Salary Survey Extra: Deep Focus on TestOut PC Pro

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Salary Survey Extra is a series of dispatches that give added insight into the findings of our annual Salary Survey. These posts contain previously unpublished Salary Survey data.

TestOut's PC Pro certification prepares learners to embark on a career as a computer technician.Modern workers across almost every industry are heavily reliant on computers. When it comes to mechanical failure or software glitchery, however, most people tend to have a similar relationship with their computer as they do with their car: They know a couple of things, and could maybe change the battery, or swap out a bad headlight bulb, but mostly they just take it to the guy who fixes cars.

The guys (and gals) who fix computers often get started on their IT journey with an IT support/computer technician certification like TestOut’s PC Pro (No. 73 on our most recent Salary Survey 75 list). PC Pro is both its own certification and provides training for CompTIA’s similar A+ credential, so you can wind up with two certs, essentially, for the price of one.

Here’s what the salary picture looks like for the PC Pro holders who responded to the Salary Survey:

All U.S. Respondents
Average Annual Salary: $59,650
Median Annual Salary: $58,000
How satisfied are you with your current salary?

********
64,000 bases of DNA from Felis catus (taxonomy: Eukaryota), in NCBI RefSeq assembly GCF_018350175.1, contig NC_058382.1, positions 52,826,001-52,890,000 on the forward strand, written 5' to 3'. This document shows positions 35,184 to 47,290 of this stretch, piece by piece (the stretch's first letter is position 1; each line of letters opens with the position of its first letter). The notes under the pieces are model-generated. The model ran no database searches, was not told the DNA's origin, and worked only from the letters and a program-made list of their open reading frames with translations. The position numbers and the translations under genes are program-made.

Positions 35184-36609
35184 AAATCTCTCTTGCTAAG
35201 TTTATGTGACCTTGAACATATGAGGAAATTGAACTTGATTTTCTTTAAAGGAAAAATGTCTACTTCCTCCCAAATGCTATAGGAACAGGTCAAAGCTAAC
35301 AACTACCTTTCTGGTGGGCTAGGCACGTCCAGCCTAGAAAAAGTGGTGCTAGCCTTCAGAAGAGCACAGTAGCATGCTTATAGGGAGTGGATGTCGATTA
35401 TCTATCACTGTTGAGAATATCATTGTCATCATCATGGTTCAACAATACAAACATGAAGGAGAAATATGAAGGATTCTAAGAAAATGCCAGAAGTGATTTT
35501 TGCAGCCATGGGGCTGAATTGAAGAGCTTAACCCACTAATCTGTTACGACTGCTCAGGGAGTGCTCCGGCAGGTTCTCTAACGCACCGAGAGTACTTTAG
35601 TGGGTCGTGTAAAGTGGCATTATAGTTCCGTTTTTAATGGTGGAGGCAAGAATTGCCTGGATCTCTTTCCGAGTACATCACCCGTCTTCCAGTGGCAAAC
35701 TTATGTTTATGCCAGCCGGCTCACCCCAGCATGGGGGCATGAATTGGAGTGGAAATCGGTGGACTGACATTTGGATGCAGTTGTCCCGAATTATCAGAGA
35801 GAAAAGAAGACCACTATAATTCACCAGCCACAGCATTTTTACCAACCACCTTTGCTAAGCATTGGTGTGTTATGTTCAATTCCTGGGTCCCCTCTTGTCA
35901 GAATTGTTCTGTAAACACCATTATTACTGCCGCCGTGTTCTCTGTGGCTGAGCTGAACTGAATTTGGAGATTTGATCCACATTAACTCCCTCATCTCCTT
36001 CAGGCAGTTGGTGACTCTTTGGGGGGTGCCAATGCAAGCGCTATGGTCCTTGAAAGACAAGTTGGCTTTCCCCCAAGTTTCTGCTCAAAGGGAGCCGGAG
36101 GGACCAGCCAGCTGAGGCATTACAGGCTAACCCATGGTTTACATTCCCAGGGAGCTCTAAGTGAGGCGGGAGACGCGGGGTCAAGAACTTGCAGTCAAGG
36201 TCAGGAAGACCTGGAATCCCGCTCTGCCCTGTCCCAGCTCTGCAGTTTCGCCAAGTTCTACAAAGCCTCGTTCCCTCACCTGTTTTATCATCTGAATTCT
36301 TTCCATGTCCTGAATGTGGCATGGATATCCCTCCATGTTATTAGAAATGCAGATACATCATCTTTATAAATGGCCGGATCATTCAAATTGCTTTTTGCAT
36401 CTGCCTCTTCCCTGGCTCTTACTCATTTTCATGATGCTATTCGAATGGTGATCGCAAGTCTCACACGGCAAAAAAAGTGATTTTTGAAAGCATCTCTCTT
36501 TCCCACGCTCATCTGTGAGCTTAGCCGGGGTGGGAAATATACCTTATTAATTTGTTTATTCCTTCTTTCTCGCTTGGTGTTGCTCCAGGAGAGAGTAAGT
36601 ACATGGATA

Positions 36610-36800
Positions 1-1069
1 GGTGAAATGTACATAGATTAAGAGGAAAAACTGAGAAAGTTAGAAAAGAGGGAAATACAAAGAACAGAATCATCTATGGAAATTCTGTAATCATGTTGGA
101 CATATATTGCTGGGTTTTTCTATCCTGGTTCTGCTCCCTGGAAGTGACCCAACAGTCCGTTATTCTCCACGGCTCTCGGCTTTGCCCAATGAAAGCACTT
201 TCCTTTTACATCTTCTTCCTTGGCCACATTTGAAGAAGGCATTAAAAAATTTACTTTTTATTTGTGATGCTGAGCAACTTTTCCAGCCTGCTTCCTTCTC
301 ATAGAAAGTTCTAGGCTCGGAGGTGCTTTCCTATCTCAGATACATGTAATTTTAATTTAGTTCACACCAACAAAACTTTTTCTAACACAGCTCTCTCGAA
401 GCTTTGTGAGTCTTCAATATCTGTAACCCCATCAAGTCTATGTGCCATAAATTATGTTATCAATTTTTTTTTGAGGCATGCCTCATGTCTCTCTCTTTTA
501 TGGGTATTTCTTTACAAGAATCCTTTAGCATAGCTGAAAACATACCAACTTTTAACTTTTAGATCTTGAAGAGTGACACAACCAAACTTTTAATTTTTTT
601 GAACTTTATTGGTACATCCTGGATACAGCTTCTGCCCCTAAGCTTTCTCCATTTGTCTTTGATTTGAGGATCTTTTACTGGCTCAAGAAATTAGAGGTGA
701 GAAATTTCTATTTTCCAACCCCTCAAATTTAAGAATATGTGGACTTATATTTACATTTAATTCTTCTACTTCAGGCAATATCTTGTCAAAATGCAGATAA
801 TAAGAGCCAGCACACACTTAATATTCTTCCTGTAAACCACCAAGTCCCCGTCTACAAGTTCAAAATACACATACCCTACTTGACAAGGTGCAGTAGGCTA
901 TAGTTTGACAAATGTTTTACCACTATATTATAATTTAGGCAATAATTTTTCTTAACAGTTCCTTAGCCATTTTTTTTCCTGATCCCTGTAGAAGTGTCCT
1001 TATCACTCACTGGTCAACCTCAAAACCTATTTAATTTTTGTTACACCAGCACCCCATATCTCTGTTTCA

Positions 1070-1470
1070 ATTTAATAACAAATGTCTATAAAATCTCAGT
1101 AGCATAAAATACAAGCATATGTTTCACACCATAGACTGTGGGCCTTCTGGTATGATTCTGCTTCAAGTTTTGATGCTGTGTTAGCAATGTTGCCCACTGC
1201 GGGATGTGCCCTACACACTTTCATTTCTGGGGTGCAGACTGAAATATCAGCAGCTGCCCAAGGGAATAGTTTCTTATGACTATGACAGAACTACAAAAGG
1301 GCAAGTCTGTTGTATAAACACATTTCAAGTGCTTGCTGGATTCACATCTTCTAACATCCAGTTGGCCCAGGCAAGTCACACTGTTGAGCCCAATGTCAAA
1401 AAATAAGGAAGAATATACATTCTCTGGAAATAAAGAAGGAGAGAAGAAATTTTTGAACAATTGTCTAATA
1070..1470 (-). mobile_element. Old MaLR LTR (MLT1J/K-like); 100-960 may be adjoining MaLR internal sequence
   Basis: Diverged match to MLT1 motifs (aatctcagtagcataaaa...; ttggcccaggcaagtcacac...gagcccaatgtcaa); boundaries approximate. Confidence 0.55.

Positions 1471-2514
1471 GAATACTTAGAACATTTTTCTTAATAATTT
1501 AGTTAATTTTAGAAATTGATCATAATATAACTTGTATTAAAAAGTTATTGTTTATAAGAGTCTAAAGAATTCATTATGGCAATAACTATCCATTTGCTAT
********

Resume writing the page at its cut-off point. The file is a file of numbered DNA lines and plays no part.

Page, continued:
Completely Satisfied: 2.3 percent
Very Satisfied: 15.9 percent
Satisfied: 47.7 percent
Not Very Satisfied: 27.3 percent
Not At All Satisfied: 6.8 percent

Though there are non-U.S. credential holders, TestOut certifications are most widely deployed in the United States, so the PC Pro survey data discussed here doesn’t take other countries into account.

Somewhat surprisingly, more than one-fifth of PC Pro holders who responded to the survey are women (21.3 percent of respondents). In addition to tilting further in the direction of gender balance than most of the certs we report about in this space, PC Pro also skews significantly younger than most Deep Focus certs. More than 65 percent of those who responded to the survey are younger than 45, either between the ages of 19 and 24 (4.5 percent of those surveyed), between the ages of 25 and 34 (31.8 percent), or between the ages of 35 and 44 (29.6 percent). The rest are either between the ages of 45 and 54 (18.2 percent of those surveyed) or between the ages of 55 and 64 (15.9 percent).